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Directory:Bedini SG:Replications:PES:Sterling Allan

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Sterling D. Allan's Replication of John Bedini's Simplified 'School Girl' Motor-Energizer


Replication accomplished on Oct. 9, 2004. It was the first one built based on the plans presented here. Experiments were run, and data were collected for about three intense months. Others have taken the experimentation further with their replications.

Synopsis
At the time, I did not have a way to quantitize the mechanical energy of the wheel spinning, so I did not have a way to document the net energy "in" versus the net energy "out". Others, including Rick Friedrich and Peter Lindemann, who have experimented with this system and taken such measurements claim that there is more energy on the output side, than on the input side -- that this system is indeed invisibly extracting energy from the environment somehow. (SDA; July 31, 2007)


  • Video of Perendev Magnet Motor and Bedini Motor replication - "I don't like the term perpetual-motion", says Sterling D. Allan. Whatever you might call it, the Perendev & Bedini Motors that Sterling brought to TeslaTech 2005 certainly caused a stir. (American AntiGravity; Jan. 12, 2006) [video]

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Contents

Highlights

Charging 
The output batteries charge at approximately the same rate at which the input batteries discharge. I have charged Lead Acid, NiCd, and NiMH batteries. I have noted that the Bedini SG-charged batteries last longer than when charged by some other means. I'm in process of documenting the difference (not high priority, as other phenomenon have my interest).
Rotation 
I have achieved rotation speeds of from ~25 rpm to ~370 rpm (22" diam wheel). The rough estimate of energy required to maintain the wheel's rotation at 60 rpm is in the range of ~0.08 Watts.
Solid State Resonance Discovery 
On Oct. 19, in Experiment 5.2, I accidentally discovered a way for the circuit to run in solid state resonance, with no rotation of the wheel required. I have subsequently documented the relationship between ohms and amps and state of charge.
Balancing the Egg 
On Dec. 29 I discovered a narrow rotation speed of 54.8 and 55.2 +/- 0.05 rpm at around 2.66 ohms base resistance (with 16.5" diam wheel having 24 magnets) in which a solid state resonance that occurs from 0 to 55.3 rpm "fights" with two stable rotation resonances that begin to come into play from 54.8 rpm an up. From 55.0 rpm and down, the wheel decelerates to zero if left alone. From 55.1 and up, the wheel accelerates to the first stable rotation speed of 97.5 rpm where it maintains indefinitely. If given a manual spin faster, the second stable rotation speed is 191.3 rpm. In that narrow rotation speed window of 54.8 and 55.2 +/- 0.05 rpm, which is very hard to get to, a delicate balance point can be maintained like balancing an egg on end. It got it to last for as long as 15 minutes without any outside assist. Once it starts going one way or the other, it does so rapidly. What is astonishing is that at the balance point, the input and output amps measured (ahmmeter in series) jump all over the place, not sinusoidally, but randomly.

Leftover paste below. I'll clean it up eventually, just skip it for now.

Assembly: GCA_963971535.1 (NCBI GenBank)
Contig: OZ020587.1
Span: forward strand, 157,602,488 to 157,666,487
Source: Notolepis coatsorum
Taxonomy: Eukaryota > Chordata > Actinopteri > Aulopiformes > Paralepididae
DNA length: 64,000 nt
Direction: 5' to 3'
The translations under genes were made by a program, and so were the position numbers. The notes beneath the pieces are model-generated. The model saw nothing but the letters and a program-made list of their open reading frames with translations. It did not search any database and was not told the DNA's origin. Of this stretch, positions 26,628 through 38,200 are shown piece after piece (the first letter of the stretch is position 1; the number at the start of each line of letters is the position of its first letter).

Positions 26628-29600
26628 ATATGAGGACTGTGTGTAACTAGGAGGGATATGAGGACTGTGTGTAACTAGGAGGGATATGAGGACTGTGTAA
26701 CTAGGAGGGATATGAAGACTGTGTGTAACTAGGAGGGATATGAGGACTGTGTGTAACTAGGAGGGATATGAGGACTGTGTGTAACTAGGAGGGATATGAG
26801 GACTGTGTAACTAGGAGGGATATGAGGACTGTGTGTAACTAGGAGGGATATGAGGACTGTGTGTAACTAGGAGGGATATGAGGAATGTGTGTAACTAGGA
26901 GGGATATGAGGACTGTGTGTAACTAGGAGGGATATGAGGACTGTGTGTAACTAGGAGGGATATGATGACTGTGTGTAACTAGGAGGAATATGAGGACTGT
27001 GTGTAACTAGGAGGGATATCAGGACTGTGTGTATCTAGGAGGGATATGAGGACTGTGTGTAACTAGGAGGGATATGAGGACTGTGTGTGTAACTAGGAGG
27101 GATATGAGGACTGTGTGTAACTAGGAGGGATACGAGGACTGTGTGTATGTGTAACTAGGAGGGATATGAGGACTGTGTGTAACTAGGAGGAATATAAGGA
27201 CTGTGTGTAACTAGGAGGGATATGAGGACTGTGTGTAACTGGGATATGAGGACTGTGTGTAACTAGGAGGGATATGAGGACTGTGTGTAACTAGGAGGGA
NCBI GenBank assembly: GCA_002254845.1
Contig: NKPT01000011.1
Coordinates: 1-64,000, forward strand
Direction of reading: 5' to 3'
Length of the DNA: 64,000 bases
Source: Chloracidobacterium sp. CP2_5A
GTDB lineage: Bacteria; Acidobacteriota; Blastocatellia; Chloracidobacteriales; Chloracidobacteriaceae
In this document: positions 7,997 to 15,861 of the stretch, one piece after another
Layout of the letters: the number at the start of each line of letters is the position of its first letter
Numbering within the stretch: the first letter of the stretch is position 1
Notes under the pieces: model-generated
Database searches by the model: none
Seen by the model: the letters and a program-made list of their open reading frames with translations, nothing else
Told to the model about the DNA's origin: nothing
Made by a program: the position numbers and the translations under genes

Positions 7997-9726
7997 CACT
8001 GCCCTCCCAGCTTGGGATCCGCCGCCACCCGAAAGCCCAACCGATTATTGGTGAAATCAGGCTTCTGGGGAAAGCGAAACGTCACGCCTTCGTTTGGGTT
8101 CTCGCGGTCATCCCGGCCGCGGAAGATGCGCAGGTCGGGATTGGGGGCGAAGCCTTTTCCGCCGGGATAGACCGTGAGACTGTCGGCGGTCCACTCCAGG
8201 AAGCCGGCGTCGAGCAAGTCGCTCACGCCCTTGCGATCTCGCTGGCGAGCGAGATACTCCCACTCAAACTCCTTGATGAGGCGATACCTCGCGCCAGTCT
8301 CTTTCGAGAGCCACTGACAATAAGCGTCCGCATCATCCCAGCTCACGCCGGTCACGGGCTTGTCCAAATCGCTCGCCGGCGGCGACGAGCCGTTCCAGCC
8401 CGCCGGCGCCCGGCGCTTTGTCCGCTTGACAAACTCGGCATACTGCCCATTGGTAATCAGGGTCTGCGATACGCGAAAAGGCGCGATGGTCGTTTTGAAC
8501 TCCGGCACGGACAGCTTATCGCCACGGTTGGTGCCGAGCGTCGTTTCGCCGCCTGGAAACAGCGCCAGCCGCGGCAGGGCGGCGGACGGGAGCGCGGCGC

Chronological Report

Thursday, February 6, 2014

Previous Reports / Chronology

Coaching Input


Data


Set-up

Overview

I followed the materials, circuit, and instructions as set forth in this site.

Sept - Dec 2004

Wheel was 22" inch diam. rear mountain bike tire (non-metalic rim) lined with 16 ceramic 5 magnets per spec.

My coil had ~425 windings of #20 and #22 magnet wire.

Dec 2004 - present

I am using a 16.5" inch diam. front bike tire (non-metalic rim) lined with 24 ceramic 5 magnets per spec.

My coil has ~1095 windings of #19 magnet wire (bifiar winding).


Photos, Videos

Videos

Photos

Present

As of Dec. 24, 2004 my wheel is 16.5" diameter and has 24 magnets equally spaced around it.

Image:SDA_Bedini_SG_16.6-inch_24_magnet.jpg

Close-up of coil, with 1,290 turns of 19 gauge magnet wire. Integrated to my replication as of Dec. 28, 2004.

Image:SDA_Bedini_SG_16.6-inch_24_magnets_coil_close-up_a.jpg

Previous

Image:SDA_repl_Bedini_SG_b_400.jpg
22" wheel version

Materials

Essentially the same as described in materials page. Exact list pending.


Batteries

  • Ten 6V Panasonic-BSG 4.2Ah/20h sealed lead acid batteries part number LC-R064R2P from Digikey.com. Data Sheet | photo | catalogue
  • NAPA #8221; 12-V ("lawn & garden" tractor battery); 165 CAA; 165 CA [8.25 Ah; C20- 0.413 amps]; Load Test Amps: 83 Amps; Reserve Capacity: 17 Minutes
  • NAPA #7269-8D? Item#: NBR7269; 12-V, 1380 CA; 1155 CCA. Load Test Amps: 578 Amps; Reserve Capacity: 400 Minutes. (Dead battery from fire department used in their fire truck.)

Auxiliary

This section needs more work, as there are many relevant items being used not yet listed here.

  • BK Precision 600 Battery Capacity Analyzer (12V Storage Type Only) click here for description
  • Multimeter by GB Instruments, GDT-11. Used to measure volts.
  • Multimeter by UNI-T, Model UT60A, with accuracy of three digits to the right of the decimal point for current readings.
  • Optical/digital tachometer by MPJa.com (DT2234A)
  • 25-Ohm Rheostat from Radio Shack. 3 W, wirewound variable resistor, 20% tolerance. Part #271-265. $3.99.
  • 75mA, 12-V Midget Screw-Base Lamp from Radio Shack, part 272-1143. $1.35/two.
  • 14 V, 200 mA, Screw-Base Lamp #1487; Radio Shack 272-1134.
  • Miniature Lamp Base from Radio Shack (for 75mA screw base bulb). Part #272-358. $1.19 per 6-pack.

See also


- Return to School Girl Radiant Energy Circuit and Motor
- Other Directory Listings
- Return to PESWiki main page

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